Nonlinear optical properties of tin telluride topological crystalline insulator at a telecommunication wavelength

Kyungtaek Lee, Young In Jhon, Suh young Kwon, Geunweon Lim, Jeehwan Kim, Ju Han Lee

Research output: Contribution to journalArticlepeer-review

10 Scopus citations

Abstract

Topological crystalline insulators (TCIs) have a new topological state where topological nature comes from crystal symmetries without necessitating spin-orbit coupling. Their superb electronic, magnetic, and superconducting properties have intensively been studied. Despite great potential, however, their nonlinear optical properties are rarely examined. For the first time, this study investigates the nonlinear refraction and absorption properties of SnTe TCIs using the Z-scan techniques. A high nonlinear refractive index of -0.111 ± 0.004 cm2/GW and a nonlinear absorption coefficient of -(2.02 ± 0.135)× 103 cm/GW are obtained from SnTe TCIs at the commercially important telecommunication wavelength, being superior and/or comparable to two dimensional (2D) materials and/or renowned photonic crystals. Ab-initio simulations show that SnTe TCIs are suitable for ultrabroad-band application and mechanically stable at high thermal conditions. Lastly, we demonstrate that 1550 nm mode-locked femtosecond lasers can readily be achieved by exploiting the conspicuous nonlinear optical absorption of SnTe TCIs without using any nano-engineered ones like quantum dots. This study strongly indicates a promising potential of SnTe TCIs in a wide range of nonlinear optics, opening an avenue toward advanced TCIs-based photonic technologies.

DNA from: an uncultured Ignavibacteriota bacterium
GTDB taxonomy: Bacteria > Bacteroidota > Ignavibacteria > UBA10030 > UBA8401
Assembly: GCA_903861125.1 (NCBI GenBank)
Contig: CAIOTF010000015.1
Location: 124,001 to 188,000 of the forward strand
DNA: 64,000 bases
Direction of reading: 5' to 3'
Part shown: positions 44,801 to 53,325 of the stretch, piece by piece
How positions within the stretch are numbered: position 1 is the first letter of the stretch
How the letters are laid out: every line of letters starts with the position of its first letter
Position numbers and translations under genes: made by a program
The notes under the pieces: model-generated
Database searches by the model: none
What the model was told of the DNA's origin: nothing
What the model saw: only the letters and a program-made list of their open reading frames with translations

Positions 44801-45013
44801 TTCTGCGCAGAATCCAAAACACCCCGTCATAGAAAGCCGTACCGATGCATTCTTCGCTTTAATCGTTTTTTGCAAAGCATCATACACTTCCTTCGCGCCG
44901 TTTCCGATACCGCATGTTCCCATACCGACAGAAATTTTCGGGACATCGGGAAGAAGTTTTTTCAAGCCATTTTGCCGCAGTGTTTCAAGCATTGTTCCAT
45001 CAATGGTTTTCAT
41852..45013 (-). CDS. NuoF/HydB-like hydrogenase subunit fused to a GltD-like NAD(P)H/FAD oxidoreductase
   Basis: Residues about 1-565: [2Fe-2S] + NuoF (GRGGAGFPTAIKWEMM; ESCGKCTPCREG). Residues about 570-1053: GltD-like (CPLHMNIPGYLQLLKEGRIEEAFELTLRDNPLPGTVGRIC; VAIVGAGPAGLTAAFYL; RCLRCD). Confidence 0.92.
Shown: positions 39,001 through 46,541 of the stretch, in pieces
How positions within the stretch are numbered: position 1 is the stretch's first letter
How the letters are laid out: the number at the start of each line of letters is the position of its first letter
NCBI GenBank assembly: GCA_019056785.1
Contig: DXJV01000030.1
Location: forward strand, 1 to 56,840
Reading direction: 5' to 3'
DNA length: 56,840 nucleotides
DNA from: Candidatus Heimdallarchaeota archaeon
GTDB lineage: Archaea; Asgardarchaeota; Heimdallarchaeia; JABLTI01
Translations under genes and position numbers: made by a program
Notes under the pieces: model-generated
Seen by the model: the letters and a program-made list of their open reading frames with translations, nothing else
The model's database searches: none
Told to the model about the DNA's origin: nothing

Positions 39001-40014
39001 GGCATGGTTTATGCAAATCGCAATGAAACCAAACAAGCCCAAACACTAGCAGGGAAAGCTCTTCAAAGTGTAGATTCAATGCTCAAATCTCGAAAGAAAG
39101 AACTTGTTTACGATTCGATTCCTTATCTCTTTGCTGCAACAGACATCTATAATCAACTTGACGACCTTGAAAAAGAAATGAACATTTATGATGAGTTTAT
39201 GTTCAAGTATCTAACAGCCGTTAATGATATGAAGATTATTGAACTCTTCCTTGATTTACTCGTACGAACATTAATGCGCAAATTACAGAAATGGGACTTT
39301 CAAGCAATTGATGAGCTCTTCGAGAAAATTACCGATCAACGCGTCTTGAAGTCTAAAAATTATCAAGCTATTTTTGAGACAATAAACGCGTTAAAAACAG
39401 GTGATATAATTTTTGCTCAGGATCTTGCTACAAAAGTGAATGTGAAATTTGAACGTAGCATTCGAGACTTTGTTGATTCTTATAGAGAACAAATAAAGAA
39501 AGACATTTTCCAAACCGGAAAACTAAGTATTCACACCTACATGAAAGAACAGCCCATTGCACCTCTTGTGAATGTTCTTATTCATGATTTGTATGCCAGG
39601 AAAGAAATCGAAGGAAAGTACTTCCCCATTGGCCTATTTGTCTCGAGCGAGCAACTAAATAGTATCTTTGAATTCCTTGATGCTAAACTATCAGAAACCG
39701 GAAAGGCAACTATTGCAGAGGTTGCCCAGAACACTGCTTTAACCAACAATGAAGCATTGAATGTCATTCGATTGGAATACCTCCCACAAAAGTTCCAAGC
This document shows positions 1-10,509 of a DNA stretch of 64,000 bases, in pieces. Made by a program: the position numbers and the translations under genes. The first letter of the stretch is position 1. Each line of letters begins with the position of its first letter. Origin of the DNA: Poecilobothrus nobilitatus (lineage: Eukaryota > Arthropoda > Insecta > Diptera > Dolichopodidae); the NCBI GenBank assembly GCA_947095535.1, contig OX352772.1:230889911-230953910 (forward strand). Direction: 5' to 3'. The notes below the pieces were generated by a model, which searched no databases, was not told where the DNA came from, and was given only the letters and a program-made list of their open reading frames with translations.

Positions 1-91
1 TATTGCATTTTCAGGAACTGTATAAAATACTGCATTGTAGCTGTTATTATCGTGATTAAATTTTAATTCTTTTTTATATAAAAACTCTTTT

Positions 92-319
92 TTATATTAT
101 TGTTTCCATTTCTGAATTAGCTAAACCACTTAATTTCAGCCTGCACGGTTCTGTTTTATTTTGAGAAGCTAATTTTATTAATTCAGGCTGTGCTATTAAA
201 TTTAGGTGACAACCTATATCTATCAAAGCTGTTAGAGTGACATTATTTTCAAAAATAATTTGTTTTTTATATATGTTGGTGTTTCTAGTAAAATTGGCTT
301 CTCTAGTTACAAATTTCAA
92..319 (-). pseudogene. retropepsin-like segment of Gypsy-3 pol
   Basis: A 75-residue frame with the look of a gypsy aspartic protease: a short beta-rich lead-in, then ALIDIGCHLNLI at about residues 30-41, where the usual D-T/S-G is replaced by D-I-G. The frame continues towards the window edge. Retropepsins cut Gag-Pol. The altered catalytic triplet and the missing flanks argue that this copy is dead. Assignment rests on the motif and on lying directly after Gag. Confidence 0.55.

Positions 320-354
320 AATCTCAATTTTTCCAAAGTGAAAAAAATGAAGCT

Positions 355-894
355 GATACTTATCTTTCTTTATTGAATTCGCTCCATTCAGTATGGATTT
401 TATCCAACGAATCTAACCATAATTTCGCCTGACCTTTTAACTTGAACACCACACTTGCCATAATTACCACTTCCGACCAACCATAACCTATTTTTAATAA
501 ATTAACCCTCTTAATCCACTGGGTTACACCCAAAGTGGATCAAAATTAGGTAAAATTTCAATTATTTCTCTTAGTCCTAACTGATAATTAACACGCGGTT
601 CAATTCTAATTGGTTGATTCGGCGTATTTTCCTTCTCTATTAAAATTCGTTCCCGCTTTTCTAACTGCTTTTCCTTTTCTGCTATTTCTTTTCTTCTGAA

Original languageEnglish
Article number166643
JournalJournal of Alloys and Compounds
Volume925
DOIs
StatePublished - 5 Dec 2022

Keywords

  • Fiber lasers
  • Nonlinear optical materials
  • Nonlinear optical properties
  • Saturable absorption
  • Topological crystalline insulators

Fingerprint

Dive into the research topics of 'Nonlinear optical properties of tin telluride topological crystalline insulator at a telecommunication wavelength'. Together they form a unique fingerprint.

Cite this